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went on still more softly. 'And how can such a thing have come about? Is it witchcraft, or what? It 's not long since you were writing her the tenderest letters. And in fact can an honest man act like this? I 'm a woman, free, as you know, from prejudice of any sort, esprit fort, and I have given Tanya too the same sort of education, she too has a free mind. . . . '

'Aunt!' came Tatyana's voice from the next room.

'But upon my honour—this is duty, Grigory Mihalitch, especially for people of your, of my principles! If we 're not going to recognise duty, what is left us? This cannot be broken off in this way, at your whim, without regard to what may happen to another! It 's unprincipled . . . yes, it 's a crime; a strange sort of freedom!'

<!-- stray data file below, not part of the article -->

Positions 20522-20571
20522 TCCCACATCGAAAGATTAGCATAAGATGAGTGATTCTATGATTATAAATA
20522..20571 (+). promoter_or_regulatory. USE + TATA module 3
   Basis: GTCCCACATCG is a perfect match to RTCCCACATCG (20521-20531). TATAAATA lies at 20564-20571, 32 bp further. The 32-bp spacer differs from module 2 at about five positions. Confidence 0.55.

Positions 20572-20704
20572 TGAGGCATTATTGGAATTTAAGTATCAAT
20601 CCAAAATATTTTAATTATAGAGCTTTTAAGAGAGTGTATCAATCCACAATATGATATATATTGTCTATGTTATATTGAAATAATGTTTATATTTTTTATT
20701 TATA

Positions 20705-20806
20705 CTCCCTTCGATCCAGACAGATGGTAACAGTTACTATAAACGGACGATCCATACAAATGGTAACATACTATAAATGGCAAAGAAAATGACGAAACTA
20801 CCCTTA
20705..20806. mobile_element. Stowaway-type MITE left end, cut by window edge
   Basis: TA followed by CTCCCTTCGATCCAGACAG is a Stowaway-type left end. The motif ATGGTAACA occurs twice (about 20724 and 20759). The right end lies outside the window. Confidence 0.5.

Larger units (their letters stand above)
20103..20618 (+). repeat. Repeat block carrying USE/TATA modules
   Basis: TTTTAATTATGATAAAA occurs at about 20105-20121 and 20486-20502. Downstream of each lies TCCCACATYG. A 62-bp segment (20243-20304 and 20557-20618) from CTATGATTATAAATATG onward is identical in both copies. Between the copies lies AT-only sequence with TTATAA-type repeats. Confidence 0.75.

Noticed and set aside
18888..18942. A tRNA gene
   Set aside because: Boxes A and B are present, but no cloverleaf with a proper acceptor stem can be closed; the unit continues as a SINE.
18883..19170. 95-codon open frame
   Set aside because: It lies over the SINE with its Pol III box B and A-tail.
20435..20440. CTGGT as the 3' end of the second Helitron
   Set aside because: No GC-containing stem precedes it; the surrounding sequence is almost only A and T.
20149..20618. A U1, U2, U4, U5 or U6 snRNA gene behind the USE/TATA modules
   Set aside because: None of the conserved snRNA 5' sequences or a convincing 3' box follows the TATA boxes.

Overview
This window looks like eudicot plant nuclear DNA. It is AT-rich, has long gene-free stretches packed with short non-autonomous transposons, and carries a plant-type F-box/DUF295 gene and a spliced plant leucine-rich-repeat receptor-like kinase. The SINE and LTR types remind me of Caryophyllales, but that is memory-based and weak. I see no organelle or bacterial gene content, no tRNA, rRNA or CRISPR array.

'Aunt, come here please,' was heard again.

'I 'm coming, my love, I 'm coming . . .' Kapitolina Markovna clutched at Litvinov's hand.—'I see you are angry, Grigory Mihalitch.' . . . ('Me! me angry?' he wanted to exclaim, but his tongue was dumb.) 'I don't want to make you angry—oh, really, quite the contrary! I 've come even to entreat you; think again while there is time; don't destroy her, don't destroy your own happiness, she will still trust you, Grisha, she will believe in you, nothing is lost